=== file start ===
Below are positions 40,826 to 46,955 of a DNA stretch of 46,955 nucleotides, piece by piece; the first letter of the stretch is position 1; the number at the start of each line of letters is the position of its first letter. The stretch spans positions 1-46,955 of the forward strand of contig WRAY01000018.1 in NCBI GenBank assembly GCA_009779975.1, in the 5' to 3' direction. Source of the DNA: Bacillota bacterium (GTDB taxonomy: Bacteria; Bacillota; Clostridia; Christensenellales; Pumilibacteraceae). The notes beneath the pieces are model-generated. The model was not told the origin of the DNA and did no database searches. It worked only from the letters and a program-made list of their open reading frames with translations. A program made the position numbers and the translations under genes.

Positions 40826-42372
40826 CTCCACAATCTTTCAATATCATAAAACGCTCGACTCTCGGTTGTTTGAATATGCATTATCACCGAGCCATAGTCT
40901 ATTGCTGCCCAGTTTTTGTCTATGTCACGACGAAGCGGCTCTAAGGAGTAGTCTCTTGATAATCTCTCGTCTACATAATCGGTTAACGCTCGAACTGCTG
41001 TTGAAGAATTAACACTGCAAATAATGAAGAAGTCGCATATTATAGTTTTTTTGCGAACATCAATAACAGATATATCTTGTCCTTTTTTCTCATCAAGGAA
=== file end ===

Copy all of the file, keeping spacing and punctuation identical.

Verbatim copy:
Below are positions 40,826 to 46,955 of a DNA stretch of 46,955 nucleotides, piece by piece; the first letter of the stretch is position 1; the number at the start of each line of letters is the position of its first letter. The stretch spans positions 1-46,955 of the forward strand of contig WRAY01000018.1 in NCBI GenBank assembly GCA_009779975.1, in the 5' to 3' direction. Source of the DNA: Bacillota bacterium (GTDB taxonomy: Bacteria; Bacillota; Clostridia; Christensenellales; Pumilibacteraceae). The notes beneath the pieces are model-generated. The model was not told the origin of the DNA and did no database searches. It worked only from the letters and a program-made list of their open reading frames with translations. A program made the position numbers and the translations under genes.

Positions 40826-42372
40826 CTCCACAATCTTTCAATATCATAAAACGCTCGACTCTCGGTTGTTTGAATATGCATTATCACCGAGCCATAGTCT
40901 ATTGCTGCCCAGTTTTTGTCTATGTCACGACGAAGCGGCTCTAAGGAGTAGTCTCTTGATAATCTCTCGTCTACATAATCGGTTAACGCTCGAACTGCTG
41001 TTGAAGAATTAACACTGCAAATAATGAAGAAGTCGCATATTATAGTTTTTTTGCGAACATCAATAACAGATATATCTTGTCCTTTTTTCTCATCAAGGAA